Executive pay has grown from 60 times that of the average worker to almost 180 times since the 1990s, according to a report.
The High Pay Centre, a think tank, said shareholders were still backing high executive pay deals despite new powers to vote them down at annual meetings.
The pay of the average FTSE 100 chief executive increased from £4.1m to £4.7m last year, said the report.
The government should take action to close the pay gap, it said.
In October, new rules came into effect forcing listed firms to give shareholders a binding vote on directors' pay.
A firm's remuneration policy now requires the approval of more than 50% of shareholders for a policy to pass.
Business Secretary Vince Cable introduced the shift to make a "clearer link between pay and performance".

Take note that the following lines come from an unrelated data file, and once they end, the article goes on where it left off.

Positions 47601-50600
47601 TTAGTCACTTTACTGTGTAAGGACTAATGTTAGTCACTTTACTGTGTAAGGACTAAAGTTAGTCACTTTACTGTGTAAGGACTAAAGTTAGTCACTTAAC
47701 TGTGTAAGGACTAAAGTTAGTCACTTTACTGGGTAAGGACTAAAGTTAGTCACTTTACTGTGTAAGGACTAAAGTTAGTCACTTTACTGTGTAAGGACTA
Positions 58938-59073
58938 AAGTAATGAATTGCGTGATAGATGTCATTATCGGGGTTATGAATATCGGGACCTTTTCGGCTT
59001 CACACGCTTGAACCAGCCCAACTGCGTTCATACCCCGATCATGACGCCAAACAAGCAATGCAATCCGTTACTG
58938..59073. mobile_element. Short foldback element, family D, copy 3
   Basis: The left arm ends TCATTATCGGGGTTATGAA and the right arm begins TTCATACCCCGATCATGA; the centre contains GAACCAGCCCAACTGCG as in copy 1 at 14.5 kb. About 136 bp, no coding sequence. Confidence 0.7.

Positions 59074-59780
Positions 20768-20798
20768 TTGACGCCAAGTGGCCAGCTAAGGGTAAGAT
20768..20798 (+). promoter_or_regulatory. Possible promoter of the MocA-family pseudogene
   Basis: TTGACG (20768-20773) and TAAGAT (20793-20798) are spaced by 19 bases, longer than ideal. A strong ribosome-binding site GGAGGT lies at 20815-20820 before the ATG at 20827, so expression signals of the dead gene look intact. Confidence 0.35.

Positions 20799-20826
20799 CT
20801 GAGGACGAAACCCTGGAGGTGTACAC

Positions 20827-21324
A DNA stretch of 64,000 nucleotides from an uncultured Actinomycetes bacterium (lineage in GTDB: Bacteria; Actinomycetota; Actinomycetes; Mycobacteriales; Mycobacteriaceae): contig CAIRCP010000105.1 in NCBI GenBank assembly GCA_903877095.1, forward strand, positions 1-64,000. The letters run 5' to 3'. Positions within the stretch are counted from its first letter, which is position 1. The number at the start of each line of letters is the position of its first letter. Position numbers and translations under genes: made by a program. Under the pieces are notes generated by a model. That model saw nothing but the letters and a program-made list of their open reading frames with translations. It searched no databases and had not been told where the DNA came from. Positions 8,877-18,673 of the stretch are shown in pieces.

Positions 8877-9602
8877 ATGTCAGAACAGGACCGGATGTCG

The High Pay Centre's report says that, without further action, trust in business will be damaged by the perception that an executive "elite" is reaping all the rewards from economic growth.
"The government's tinkering won't bring about a proper change in the UK's pay culture," High Pay Centre director Deborah Hargreaves said.
"A maximum pay ratio would recognise the important principle that all workers should share in a company's success and that gaps between those at the top and low and middle earners cannot just get wider and wider."
Last week, 52% of shareholders voted not to support the remuneration report at fashion house Burberry, in a rare stand against large salaries.
It is rare that protesting shareholders are in a majority, having happened just six times since 2000.
Among the most recent examples was that of the insurance giant, Aviva. In 2012 investors voted against the pay package of the then chief executive, Andrew Moss.
He resigned shortly afterwards.